The experienced trade unionist Zwelinzima Vavi has criticized the world’s largest company Amazon for its “deafening silence” in the dispute over the development of the River Club in Cape Town.
The e-commerce and IT giant is said to be the one Anchor tenants on the River Club site in Observatory, which is the focus of a legal showdown involving rival Khoi Indigenous groups Partially constructed property where work halted earlier this year due to a court challenge of objections.
< p>Some indigenous Khoi activists claim they have been excluded from the public consultation to develop the site where Amazon plans to locate its Africa headquarters.
Vavi, general secretary of the South African Trade Union Confederation (Saftu), said, Amazon’s silence on the dispute is problematic.
“Saftu notes Amazon’s deafening silence as the anchor tenant,” he said Wednesday.
< p>“Like the world’ As the company’s largest company, Amazon, in this conflict Amazon plays the role of guarantor of development with the promise of prime rental income for developers for years to come.
“The company had several alternatives to establish its headquarters. which raises several questions about their intransigence in choosing this controversial location.
“Given the company’s track record of serving workers, Black and Indigenous communities and marginalized people around the world, this is hardly surprising.”
Vavi also criticized the Liesbeek Leisure Properties Trust for blaming marginalized indigenous groups for the disruption to construction, rather than acknowledging his own responsibility.
“Predictably, workers are being forced to pay the highest price to pay for the greed and recklessness of private capital,” said Vavi.
“Instead of taking responsibility for the failure to adequately consult with indigenous groups before beginning the construction phase of this risky venture, the Developers blame the failure on activists and indigenous groups who opposed the project.
“They continue to try to oppose to appeal the court’s decision while at the same time forcing the workers to bear the consequences of their own negligence.”
On Monday, Liesbeek Leisure Properties Trust announced that it had been commissioned with “important restoration and protection work”. that are needed to prevent the site from deteriorating.
Spokesman James Tannenberger said the return to the work would also increase security at the site and deter potential invasions. A group of 70 people attempted to access the project site last week, he said.
“It is in the interest of the judiciary and the people of Cape Town that development proceeds.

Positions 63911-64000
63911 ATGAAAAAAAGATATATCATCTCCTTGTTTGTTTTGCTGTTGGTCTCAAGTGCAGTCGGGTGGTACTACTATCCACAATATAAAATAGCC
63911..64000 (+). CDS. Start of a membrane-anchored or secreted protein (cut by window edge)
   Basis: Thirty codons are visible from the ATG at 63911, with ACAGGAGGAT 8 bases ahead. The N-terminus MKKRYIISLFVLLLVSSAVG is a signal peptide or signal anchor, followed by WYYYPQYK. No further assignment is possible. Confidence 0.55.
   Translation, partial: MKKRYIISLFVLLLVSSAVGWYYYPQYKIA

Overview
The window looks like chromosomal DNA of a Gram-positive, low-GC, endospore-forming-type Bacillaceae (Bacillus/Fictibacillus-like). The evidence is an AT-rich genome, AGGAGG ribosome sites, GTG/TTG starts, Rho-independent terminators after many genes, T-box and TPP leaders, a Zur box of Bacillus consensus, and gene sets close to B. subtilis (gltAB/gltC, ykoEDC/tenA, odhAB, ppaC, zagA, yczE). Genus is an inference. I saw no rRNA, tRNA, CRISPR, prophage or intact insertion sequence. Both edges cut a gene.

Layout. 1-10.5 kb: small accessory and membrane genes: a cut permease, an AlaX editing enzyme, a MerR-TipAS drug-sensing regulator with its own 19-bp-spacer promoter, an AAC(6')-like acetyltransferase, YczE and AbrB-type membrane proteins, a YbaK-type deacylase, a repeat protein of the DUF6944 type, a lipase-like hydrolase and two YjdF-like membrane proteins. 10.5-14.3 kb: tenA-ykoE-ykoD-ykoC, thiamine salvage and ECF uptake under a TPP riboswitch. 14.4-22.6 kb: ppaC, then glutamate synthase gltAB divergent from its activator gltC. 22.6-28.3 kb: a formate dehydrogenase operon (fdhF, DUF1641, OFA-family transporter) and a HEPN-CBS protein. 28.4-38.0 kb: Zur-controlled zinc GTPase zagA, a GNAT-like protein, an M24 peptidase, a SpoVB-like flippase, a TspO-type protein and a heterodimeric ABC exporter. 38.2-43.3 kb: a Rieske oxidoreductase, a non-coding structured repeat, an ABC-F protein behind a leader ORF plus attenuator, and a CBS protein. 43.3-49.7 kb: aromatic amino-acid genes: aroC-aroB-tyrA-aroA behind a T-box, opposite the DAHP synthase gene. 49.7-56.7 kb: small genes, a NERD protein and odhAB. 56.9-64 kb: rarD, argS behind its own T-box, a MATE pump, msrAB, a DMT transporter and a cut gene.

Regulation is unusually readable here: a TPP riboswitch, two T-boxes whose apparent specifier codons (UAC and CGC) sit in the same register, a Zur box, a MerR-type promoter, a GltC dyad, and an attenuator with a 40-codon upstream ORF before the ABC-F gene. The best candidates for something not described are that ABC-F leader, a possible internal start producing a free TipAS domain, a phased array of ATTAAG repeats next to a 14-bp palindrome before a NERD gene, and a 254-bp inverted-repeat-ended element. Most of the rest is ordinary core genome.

“The project will create 6,000 direct and 19,000 indirect jobs; To provide Khoi of the Cape Peninsula with a meaningful opportunity to commemorate and celebrate their cultural heritage linked to the much broader area, including the establishment of a First Nation Heritage, Culture and Media Center; [and] providing developer-subsidized inclusive housing, major road improvements, and safe and accessible green parks and gardens, all of which will be open and freely accessible to the public,” he said.
Tauriq Jenkins, High Commissioner of the Goringhaicona Khoi Khoin Indigenous Traditional Council, this week questioned the need for rehabilitation of the site.
“A heritage crime has already been committed in destroying and filling in the old Liesbeek Canal,” Jenkins told TimesLIVE.
“The so-called ‘rehabilitation’ seems to be a mindless exercise in saving face against the background of a continuing terrible deafness to our objections.
” The job claim was already dealt with in the interim interdict, where the Assistant Judge Patricia Goliath ruled that the economic argument does not outweigh First People’s rights. Your persistence in peddling this diversionary tactic is telling.
“Our inheritance is not for sale. It is not a commodity for obscene profiteering, nor can it remain a sanctuary of genocide denial.
“This is a place where the Khoi and San were stripped of their ownership of land where the First Border Wars took place erupted from which ethnocide and forced displacement emanated.
“The loss and destruction of our collective memory of who we are as South Africans is at stake here.”
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